The JRC participated in an expert group of regulators, academics and industry to discuss the way forward in nanotoxicology, concluding that there is a strong potential for use of alternative methods that will impact the reduction, refinement and replacement (3Rs) of animal testing.
Nanomaterials (NM) are increasingly being developed and produced for a wide array of applications. It is therefore crucial to understand any potential adverse effects of NM exposure on humans and the environment to ensure adequate levels of protection. However there are ongoing discussions within scientific and regulatory communities on how to best assess any potential risks of the many different NM forms throughout their lifecycle, considering the large number of tests that may be required under different regulatory frameworks. Moreover, traditional toxicity testing approaches that rely heavily on animal studies are not only undesirable from an ethical perspective but often have significant limitations in terms of time, cost and relevance.
The expert group discussed the many scientific, legislative, societal, and business drivers to move towards 21st century, animal-free approaches in nanotoxicology through the utilisation of non-traditional methods such as in vitro tests and computational modelling. Recommendations included: proper consideration of the limitations and uncertainties of both animal-based and alternative approaches; clarity about which adverse effects can be covered by current safety assessment practice and which require further research; and emphasis on the fact that 'one size doesn't fit all' and thus different integrated systems will be required for assessing different types of NM against different potential adverse effects. In addition, experts expressed a preference for the design of safety assessment approaches that are exposure-driven.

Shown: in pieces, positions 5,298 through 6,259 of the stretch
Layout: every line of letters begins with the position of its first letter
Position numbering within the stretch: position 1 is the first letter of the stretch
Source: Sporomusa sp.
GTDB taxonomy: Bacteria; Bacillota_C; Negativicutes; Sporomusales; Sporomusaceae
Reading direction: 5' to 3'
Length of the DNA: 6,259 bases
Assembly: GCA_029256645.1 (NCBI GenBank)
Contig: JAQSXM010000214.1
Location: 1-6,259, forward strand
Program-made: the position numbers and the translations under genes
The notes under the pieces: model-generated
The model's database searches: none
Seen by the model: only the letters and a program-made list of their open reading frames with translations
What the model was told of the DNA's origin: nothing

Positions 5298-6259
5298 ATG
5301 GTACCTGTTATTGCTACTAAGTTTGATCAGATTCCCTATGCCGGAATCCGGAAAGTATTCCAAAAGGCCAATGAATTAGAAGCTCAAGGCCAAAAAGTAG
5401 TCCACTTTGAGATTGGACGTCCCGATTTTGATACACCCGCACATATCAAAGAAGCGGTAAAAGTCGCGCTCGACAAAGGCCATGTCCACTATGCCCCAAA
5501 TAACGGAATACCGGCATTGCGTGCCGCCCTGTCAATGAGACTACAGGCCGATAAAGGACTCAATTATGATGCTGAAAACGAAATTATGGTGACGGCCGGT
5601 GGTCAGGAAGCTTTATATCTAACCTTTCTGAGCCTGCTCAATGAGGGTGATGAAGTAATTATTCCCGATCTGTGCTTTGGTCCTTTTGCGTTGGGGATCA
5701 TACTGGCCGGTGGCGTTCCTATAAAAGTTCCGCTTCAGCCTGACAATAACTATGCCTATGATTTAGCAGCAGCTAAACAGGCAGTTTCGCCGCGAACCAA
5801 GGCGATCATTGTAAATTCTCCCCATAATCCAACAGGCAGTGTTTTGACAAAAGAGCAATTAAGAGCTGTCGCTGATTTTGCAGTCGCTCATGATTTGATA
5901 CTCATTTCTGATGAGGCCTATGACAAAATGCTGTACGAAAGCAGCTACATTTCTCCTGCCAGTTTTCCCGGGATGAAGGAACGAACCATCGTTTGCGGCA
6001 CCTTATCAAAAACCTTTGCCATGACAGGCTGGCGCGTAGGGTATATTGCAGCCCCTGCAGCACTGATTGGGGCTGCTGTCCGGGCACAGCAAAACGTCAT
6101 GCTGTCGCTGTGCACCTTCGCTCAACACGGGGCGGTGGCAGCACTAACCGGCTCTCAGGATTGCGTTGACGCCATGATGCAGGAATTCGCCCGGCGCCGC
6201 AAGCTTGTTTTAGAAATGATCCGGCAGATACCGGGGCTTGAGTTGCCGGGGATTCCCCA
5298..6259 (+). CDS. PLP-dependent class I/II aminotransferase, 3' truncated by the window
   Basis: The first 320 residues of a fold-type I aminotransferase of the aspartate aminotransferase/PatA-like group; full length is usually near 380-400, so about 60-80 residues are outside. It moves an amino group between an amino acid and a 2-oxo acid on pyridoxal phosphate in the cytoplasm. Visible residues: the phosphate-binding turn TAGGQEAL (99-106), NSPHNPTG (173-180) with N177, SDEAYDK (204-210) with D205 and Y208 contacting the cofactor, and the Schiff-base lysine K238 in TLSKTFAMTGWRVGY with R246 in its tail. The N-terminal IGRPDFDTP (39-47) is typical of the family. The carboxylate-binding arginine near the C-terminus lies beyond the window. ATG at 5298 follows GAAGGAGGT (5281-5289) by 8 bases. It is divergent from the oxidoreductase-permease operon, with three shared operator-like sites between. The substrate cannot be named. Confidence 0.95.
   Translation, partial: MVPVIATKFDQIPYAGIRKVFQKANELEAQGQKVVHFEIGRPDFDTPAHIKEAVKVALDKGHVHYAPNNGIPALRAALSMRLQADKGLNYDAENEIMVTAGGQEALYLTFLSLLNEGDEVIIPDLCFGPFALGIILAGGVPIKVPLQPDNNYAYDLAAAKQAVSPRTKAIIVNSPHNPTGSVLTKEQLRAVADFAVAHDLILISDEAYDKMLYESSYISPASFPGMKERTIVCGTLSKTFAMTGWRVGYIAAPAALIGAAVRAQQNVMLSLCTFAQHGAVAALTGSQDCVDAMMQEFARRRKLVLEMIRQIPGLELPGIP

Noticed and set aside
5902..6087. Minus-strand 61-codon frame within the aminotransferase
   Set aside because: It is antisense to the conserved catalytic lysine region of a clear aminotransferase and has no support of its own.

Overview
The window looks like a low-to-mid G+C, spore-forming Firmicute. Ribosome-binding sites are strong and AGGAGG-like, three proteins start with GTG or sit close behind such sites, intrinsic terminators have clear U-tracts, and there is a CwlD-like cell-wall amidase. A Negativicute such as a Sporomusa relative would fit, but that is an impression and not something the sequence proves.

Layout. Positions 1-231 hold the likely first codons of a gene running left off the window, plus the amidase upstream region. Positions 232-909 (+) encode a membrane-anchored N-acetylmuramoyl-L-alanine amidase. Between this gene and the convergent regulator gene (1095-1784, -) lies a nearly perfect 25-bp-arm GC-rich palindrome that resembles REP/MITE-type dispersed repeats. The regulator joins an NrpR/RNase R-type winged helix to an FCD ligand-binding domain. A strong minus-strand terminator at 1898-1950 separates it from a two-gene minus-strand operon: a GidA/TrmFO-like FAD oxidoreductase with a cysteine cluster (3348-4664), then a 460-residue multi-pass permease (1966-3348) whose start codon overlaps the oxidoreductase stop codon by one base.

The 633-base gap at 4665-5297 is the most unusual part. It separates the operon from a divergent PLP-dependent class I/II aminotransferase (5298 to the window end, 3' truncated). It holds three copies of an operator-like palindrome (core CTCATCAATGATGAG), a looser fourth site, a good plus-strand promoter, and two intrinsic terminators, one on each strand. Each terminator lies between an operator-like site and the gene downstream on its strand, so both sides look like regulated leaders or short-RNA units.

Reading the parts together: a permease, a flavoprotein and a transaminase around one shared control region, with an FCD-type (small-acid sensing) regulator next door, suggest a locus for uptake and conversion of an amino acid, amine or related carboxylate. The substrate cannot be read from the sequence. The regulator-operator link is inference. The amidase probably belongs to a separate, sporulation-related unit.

Read more in:
N. Burden et. al.: Aligning nanotoxicology with the 3Rs: What is needed to realise the short, medium and long-term opportunities. Regulatory Toxicology and Pharmacology, 91 (2018) 257-266
- Date de publication
- 2 février 2018